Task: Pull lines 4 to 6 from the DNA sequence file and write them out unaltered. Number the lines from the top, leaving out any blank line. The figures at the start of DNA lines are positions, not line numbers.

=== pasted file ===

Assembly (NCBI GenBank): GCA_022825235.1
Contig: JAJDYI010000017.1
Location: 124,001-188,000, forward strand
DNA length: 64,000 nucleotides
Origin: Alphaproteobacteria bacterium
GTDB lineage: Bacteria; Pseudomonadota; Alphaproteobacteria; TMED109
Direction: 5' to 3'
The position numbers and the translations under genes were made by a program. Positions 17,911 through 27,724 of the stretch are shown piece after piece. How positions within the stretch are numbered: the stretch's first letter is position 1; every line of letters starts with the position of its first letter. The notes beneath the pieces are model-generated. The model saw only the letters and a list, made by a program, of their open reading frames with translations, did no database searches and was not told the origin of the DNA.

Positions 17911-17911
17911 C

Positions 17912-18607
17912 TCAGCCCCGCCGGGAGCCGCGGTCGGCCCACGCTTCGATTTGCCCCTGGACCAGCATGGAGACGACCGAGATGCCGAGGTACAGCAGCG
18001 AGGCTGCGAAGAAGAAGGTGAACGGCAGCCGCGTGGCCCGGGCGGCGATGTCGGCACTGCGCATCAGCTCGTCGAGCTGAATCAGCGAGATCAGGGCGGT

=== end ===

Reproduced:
DNA length: 64,000 nucleotides
Origin: Alphaproteobacteria bacterium
GTDB lineage: Bacteria; Pseudomonadota; Alphaproteobacteria; TMED109